BALTIMORE John Lannan says he has never thrown hard, not in high school or at Siena College, much less in the major leagues. So, he's always had to hit the mitt, throw it in a teacup, as they say, change speeds and battle. Without poise, he knows he'd be dead. Baseball has never been easy, so he's never learned how to act, or think, like a hot shot.
But something about Lannan makes people get in his corner and get in your face if you dismiss him as a soft tosser, a pitcher that's strictly make-do until somebody better comes along. That "something" is an afternoon like Sunday at Orioles Park when he takes a two-hit shutout into the eighth inning and beats Baltimore's Jeremy Guthrie, 2-1.
For the fifth time in nine starts this season, Lannan was splendid, just superb, allowing one run or none. The list of games that make you ask, "Is he special?" keeps adding up. He's 4-4 with the best ERA (3.40) in the rotation. But it's his best games, his ability to enjoy difficult moments, that catches your eye and makes you dream just a bit.
So far this spring, he's struck out 11 Mets in Shea Stadium on a night when his parents and friends were in the stands and also gone seven scoreless innings in a duel to beat John Smoltz on the night the Brave fanned his 3,000th man. He's beaten the powerful Cubs, 2-0, on a chilly Sunday before a big house in Nationals Park.
And now, after a 2:01 pregame rain delay, he's kept his cool and prevented the Nats from being swept by their parkway rivals. "Lannan was ridiculously good with his control, throwing 70 percent strikes. That's like Greg Maddux at his best," Manager Manny Acta said. "On his fastball, 38 of 52 for strikes. Tremendous. Kept it down, got quick outs. Coming into the series, we thought Guthrie would be our hardest game. We wanted to miss him. It took John to beat him. He just hit the glove all day, stayed on the black."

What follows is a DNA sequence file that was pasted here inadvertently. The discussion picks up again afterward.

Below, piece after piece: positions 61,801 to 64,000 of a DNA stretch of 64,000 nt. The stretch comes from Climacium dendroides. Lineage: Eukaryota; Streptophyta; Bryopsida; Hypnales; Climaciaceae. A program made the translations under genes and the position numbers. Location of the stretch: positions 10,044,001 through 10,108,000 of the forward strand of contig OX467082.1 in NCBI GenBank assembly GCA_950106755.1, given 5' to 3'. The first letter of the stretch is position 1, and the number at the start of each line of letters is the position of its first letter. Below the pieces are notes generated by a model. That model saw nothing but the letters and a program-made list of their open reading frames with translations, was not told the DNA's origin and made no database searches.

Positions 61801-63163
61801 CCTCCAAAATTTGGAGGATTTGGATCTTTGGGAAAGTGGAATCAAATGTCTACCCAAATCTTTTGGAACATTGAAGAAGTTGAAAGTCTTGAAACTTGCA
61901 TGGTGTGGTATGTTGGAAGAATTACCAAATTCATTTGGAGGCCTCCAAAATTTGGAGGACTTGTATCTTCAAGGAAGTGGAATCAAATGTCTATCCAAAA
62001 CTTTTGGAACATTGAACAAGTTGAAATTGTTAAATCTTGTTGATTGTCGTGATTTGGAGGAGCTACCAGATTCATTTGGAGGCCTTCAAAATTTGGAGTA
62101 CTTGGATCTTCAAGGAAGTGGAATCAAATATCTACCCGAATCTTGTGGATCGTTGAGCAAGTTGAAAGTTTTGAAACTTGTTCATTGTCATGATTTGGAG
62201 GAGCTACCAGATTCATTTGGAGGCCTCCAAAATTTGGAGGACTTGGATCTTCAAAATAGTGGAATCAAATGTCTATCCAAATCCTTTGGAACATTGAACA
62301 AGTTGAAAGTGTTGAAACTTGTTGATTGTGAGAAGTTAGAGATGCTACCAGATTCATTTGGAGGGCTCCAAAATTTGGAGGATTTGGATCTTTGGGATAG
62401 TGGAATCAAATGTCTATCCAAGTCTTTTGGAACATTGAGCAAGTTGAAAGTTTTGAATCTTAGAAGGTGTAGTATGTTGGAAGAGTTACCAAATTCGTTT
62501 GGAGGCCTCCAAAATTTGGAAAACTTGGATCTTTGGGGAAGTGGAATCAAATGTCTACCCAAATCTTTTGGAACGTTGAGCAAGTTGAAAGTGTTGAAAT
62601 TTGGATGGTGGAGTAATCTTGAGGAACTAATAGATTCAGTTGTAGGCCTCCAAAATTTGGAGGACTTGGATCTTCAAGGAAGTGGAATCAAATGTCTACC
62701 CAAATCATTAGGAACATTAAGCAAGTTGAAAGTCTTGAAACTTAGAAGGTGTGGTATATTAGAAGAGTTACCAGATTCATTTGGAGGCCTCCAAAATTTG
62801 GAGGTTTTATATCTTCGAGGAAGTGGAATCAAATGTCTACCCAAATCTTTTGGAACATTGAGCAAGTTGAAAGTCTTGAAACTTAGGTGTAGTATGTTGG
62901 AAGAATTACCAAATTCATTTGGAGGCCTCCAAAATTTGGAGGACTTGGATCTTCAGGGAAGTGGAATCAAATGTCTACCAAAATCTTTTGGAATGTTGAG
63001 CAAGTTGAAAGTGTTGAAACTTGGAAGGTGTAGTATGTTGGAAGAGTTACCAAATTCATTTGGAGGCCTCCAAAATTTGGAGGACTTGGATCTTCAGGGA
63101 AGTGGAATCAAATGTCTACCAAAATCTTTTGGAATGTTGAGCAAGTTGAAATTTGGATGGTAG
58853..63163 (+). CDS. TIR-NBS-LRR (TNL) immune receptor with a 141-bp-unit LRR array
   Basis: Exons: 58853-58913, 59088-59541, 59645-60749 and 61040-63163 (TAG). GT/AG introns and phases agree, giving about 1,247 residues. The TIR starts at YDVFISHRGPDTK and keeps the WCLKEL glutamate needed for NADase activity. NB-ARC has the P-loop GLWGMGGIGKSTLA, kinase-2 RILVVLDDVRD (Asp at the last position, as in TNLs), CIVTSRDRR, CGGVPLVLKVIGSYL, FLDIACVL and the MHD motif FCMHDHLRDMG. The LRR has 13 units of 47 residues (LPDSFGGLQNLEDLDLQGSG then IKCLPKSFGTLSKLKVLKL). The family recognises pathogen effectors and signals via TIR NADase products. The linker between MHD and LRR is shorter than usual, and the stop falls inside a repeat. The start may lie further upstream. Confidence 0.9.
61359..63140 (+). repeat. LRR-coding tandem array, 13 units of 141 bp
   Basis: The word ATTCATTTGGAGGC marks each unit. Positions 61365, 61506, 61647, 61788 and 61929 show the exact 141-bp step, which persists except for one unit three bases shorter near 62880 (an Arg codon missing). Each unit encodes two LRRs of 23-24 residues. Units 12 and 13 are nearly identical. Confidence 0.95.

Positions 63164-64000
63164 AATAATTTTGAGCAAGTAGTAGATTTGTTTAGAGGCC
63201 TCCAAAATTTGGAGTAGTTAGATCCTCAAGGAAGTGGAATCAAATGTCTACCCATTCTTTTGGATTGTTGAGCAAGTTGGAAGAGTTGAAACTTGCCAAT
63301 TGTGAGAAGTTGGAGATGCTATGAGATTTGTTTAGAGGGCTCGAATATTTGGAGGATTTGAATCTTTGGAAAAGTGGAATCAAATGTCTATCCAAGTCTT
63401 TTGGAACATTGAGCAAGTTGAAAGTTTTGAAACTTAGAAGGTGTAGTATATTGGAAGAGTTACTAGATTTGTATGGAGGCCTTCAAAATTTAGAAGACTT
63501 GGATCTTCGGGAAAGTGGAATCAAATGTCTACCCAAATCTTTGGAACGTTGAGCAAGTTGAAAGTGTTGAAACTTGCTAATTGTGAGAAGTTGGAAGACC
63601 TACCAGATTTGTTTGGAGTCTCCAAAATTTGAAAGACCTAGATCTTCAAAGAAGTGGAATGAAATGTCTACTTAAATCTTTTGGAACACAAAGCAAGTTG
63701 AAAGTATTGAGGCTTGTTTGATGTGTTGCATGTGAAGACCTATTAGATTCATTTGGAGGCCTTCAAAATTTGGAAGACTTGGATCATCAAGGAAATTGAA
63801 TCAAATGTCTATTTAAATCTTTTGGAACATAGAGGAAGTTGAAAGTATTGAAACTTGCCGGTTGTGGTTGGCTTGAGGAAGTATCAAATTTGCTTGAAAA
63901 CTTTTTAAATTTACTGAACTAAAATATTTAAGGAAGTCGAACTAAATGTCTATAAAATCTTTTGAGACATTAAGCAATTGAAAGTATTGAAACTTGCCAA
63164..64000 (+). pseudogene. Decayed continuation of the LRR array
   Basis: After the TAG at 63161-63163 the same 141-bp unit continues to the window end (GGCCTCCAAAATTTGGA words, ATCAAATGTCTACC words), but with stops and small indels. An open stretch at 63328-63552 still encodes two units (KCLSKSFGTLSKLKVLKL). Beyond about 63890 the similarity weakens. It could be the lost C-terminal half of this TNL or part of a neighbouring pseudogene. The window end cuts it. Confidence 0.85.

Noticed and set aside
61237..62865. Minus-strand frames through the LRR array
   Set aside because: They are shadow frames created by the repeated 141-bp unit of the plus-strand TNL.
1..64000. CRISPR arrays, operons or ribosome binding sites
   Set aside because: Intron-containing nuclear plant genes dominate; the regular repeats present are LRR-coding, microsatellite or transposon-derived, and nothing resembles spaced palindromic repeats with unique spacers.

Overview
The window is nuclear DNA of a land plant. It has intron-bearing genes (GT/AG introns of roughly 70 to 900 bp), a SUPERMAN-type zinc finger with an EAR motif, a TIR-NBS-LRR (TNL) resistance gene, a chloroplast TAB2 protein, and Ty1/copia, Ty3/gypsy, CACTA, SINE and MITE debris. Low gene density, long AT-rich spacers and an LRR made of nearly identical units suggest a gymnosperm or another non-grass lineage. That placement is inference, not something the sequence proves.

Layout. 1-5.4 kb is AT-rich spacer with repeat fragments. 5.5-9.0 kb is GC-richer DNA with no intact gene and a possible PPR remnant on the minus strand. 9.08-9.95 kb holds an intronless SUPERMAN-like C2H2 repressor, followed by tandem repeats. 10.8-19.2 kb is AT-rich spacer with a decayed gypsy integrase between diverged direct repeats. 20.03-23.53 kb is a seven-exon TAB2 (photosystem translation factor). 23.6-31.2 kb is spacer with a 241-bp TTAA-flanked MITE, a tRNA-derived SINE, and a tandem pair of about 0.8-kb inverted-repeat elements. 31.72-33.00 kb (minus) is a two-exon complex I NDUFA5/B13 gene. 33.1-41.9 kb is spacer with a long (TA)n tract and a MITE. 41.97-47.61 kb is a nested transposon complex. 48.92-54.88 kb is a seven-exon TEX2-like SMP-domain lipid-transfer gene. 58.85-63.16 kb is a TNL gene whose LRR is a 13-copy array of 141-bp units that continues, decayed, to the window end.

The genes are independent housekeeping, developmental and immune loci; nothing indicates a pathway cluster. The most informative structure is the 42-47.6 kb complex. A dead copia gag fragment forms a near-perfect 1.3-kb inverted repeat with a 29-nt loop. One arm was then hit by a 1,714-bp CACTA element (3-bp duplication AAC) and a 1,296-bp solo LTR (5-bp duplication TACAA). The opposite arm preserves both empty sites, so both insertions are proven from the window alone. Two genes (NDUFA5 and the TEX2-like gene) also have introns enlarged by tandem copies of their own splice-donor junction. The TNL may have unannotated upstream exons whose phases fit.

So, what have you got here, Manny? Part of the Nats' future or a flash-and-gone kid.
"He has command and poise," Acta said. "A pretty solid middle-of-the-rotation guy."
If the Nats actually have a 6-foot-4 lefty, only 23, with no history of major injury and a solid long-term future, that is news. But, with a fastball that barely touches 90 mph, at best, doesn't he have to be so perfect, so precise, so -- well, lucky -- that it's unwise to put too much faith in him when so many other strong arms are in the minors behind him?
If you want to get General Manager Jim Bowden's goat, just make that argument to him about Lannan. "Give me that notepad," said Bowden, annoyed, drawing a rectangle to represent home plate. "Here's a normal distribution of strikes for most pitchers -- dots all over the zone. Now, here's Lannan." And Bowden draws a thin border on the edges of the plate and fills it with dots, leaving only a handful in the center.
"Let me tell you the lefties I've seen in the last 25 years that had patterns like that, but couldn't throw 88 to 91 like Lannan can and didn't have three other good pitches like he does," Bowden said. "John Tudor [117-72], won 20, pitched in [three] World Series, threw 80-82, good slider, nothing much else. Tom Browning [123-90], won 20, pitched in the Series, threw 84-86, change-up, no breaking ball. Jim Deshaies, won double digits [five] times, threw 80-84 and below-average every other pitch.
"Don't tell me Lannan can't win up here," Bowden said. "I've seen it done with a lot less."
Why not just anoint Lannan the next Tom Glavine? What's another 298 wins? Still, except for Shawn Hill, 27, no other Nats starters appear to have the potential to win 100 games, give or take, in a seven-year prime like Tudor and Browning.